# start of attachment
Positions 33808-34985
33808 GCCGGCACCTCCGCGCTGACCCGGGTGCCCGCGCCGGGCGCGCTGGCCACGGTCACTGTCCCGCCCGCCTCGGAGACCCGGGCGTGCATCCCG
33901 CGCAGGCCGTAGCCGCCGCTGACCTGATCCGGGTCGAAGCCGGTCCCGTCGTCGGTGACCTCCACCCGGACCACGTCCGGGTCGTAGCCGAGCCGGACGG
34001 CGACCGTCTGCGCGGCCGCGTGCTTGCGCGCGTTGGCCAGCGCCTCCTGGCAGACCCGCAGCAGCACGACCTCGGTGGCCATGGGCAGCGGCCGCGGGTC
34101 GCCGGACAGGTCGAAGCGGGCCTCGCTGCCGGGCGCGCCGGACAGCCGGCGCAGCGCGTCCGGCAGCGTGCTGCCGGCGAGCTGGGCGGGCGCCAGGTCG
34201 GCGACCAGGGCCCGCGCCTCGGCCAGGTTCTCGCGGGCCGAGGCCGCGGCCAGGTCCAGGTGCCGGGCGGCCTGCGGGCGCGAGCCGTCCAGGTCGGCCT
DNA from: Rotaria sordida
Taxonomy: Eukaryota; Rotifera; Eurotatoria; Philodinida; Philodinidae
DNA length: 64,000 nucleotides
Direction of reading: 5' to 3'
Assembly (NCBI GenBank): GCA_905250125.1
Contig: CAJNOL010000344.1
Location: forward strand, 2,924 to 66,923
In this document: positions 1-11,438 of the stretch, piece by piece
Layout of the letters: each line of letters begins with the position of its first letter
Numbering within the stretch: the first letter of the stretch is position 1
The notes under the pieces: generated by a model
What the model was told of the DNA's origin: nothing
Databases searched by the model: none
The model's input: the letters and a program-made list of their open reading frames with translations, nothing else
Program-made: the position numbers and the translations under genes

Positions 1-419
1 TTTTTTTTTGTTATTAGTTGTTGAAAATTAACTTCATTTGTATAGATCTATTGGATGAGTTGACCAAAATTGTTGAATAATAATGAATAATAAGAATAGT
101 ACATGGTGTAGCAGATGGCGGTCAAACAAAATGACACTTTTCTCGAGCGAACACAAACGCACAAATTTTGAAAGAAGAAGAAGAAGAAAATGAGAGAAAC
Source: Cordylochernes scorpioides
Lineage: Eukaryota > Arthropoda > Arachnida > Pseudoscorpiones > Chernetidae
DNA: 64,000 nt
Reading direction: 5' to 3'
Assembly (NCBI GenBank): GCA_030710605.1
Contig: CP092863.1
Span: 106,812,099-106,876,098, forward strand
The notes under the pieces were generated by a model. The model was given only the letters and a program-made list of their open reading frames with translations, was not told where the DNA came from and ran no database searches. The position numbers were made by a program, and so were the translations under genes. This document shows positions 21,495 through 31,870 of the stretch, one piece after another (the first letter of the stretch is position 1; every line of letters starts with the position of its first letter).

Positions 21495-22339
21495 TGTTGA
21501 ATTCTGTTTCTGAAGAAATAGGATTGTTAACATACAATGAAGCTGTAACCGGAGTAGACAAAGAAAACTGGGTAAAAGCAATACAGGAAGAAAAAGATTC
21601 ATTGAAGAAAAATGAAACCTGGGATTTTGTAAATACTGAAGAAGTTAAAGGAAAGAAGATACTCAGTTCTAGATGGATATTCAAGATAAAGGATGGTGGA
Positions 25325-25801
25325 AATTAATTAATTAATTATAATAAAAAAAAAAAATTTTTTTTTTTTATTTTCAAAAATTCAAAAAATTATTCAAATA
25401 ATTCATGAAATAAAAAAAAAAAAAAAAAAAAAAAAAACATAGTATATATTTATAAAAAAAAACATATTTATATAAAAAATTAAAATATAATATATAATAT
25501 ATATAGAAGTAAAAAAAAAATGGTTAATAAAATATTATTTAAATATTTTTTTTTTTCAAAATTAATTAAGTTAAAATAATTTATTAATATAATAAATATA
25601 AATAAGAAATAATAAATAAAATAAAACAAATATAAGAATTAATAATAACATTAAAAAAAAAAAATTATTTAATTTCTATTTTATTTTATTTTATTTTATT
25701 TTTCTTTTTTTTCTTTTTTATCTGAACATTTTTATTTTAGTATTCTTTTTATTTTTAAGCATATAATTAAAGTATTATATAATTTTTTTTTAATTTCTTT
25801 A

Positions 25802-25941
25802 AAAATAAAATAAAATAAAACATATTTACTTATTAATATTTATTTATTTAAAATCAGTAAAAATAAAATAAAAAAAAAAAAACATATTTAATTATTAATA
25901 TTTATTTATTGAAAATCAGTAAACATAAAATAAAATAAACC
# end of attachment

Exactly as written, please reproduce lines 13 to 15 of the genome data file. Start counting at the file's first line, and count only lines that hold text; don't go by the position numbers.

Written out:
Location: forward strand, 2,924 to 66,923
In this document: positions 1-11,438 of the stretch, piece by piece
Layout of the letters: each line of letters begins with the position of its first letter